Gay.com network's recent announcement that it added American Airlines and Neiman Marcus Group to its growing list of mass advertisers demonstrates the Internet's viability as a medium to reach the gay market.
While a handful of marketers have targeted niche markets using TV, print and other offline media--examples include Southwest Airlines' black-targeted TV spots and clothier Abercrombie & Fitch's print ads featuring homoerotic photography from Bruce Weber (which the marketer says also appeals to a youth market)--until recently, relatively few mass marketers have targeted niche markets online.
Now, however, sites such as Gay.com, Gay.Net and onQ--the three arms of Gay.com Network--are fielding a slew of advertisers trying to reach gay men and lesbians, showing the power of the Web to reach niche markets.
'GAYS ARE SPENDING MONEY'
Gays are twice as likely as the general population to have a household income between $60,000 and $250,000, according to Simmons Research.
"Gays are spending money; this is definitely a viable market," said Adam Harriss, research analyst at Computer Economics, an information technology consultancy.
"Before the Web came along, it would take a very innovative marketing scheme, such as the one Abercrombie & Fitch used, and even that is a little bit risky," Mr. Harriss said. "But now there's really no risk to advertising to this niche because you have dedicated sections online that are for this community."
Gay.com had 2 million unique visitors and 7.52 million visits in October, according to Media Metrix. Current advertisers include Healthshop.com, IBM Corp., VH1, eBay, Intuit Corp.'s Quicken Mortgage, Intelligent Life Corp.'s Bankrate.com, Time Warner's TBS Superstation, Moet & Chandon champagne, General Motors Corp.'s Saturn and, most recently, AT&[email protected], the telco's cable-based Internet services arm, and Glaxo Wellcome.
American Airlines will launch its $250,000 sponsorship of Gay.com's travel area Jan. 1. James Hering, director of interactive marketing at Irving, Texas-based Temerlin McClain, American Airlines' agency, said the airline had been searching for ways to integrate interactive marketing into its overall advertising strategy.
"When you look at the different segments within travel, online is a great way to reach some very refined audience parameters," Mr. Hering said. "And when you look at the gay and lesbian travel market, the numbers are huge in terms of their disposable income and their tendency to be heavy travelers."
'DEFINITELY AT A TURNING POINT'
American wanted to do more than just banner ads, opting for a site sponsorship "that is going to create a connection with a community," such as Gay.com, he said.
Competitors include Gay Financial Network, Gay Wired and PlanetOut Corp.. PlanetOut has its share of mass marketers. Some of the site's gay-targeted ads are funny and irreverent: A Pets.com ad sports an attractive man naked from the waist up and the words, "Hot. Very hot: Back-to-school specials at Pets.com." The banner sends consumers through to the Pets.com site to access the special deals. The handsome man has nothing to do with Pets.com but aims at the gay audience, Mr. Harriss said.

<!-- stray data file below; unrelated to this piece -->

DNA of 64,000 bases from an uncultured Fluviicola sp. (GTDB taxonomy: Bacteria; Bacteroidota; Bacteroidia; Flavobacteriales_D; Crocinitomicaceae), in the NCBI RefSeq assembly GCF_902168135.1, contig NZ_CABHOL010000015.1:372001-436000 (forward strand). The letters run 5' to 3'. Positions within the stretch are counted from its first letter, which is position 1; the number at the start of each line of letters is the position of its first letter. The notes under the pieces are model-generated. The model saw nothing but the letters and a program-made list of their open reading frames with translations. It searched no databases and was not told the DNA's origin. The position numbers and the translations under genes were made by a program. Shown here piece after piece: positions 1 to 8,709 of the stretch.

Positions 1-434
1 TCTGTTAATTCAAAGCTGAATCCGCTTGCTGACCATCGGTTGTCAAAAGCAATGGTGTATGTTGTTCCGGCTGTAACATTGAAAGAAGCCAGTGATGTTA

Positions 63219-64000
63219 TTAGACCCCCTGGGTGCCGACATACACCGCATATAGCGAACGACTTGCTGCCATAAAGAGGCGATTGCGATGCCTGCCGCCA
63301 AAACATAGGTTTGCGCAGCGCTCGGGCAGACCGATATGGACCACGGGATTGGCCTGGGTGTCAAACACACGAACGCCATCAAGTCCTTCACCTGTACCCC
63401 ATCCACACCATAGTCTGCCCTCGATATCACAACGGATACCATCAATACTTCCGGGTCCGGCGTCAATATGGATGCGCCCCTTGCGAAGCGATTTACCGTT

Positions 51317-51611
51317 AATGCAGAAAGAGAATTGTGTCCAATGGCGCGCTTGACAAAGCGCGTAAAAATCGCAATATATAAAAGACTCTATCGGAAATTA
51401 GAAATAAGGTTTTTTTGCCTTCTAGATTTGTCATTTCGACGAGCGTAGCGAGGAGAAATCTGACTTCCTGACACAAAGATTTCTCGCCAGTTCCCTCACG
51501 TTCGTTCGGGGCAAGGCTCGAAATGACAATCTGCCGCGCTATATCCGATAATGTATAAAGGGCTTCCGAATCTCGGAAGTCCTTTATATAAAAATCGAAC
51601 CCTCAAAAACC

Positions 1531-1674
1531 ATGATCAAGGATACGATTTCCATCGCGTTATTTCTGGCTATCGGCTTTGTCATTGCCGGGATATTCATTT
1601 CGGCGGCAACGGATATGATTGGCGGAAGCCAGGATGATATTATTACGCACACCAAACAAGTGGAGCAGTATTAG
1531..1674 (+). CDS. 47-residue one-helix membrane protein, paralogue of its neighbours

Other PlanetOut advertisers include video and DVD site Reel.com, which shows two women together in its banner, and Barnes & Noble's BN.com, which runs banners that send visitors to the gay and lesbian area on its site.
Gay.com has seen a substantial jump in traditional advertisers in the past 60 days, said Lowell Selvin, CEO of Online Partners.com, Gay.com Network's parent.
"In July, we had only three mass marketers. Now we have about 15," Mr. Selvin said. "The future of advertising to the gay and lesbian community is enormous."
Gay sites allow marketers to reach a large audience of gay men and women, including many who wouldn't be comfortable having gay magazines such as The Advocate or Out delivered to their mailboxes.
"Never before in the history of the world have you been able to reach more than 130,000 gay and lesbian unique people in any one media outlet," Mr. Selvin said. "Now, through the site, you can begin to reach the gay and lesbian masses."
Because Gay.com serves its own ads using DoubleClick's DART technology and places cookies on some visitors, it can target its audience by state, region or country. Since it gives users the option of filling out profiles, it can also target by leisure activities or profession.
"The demographic information we are building is highly detailed," Mr. Selvin said.
"The possibilities are practically endless," Mr. Harriss said of advertisers' ability to target niche markets--including blacks, Hispanics and Asians--via the Web. "I am very surprised [mass marketers have] been slow to adopt [this method of advertising]. But we are definitely at a turning point."
Copyright December 1999, Crain Communications Inc.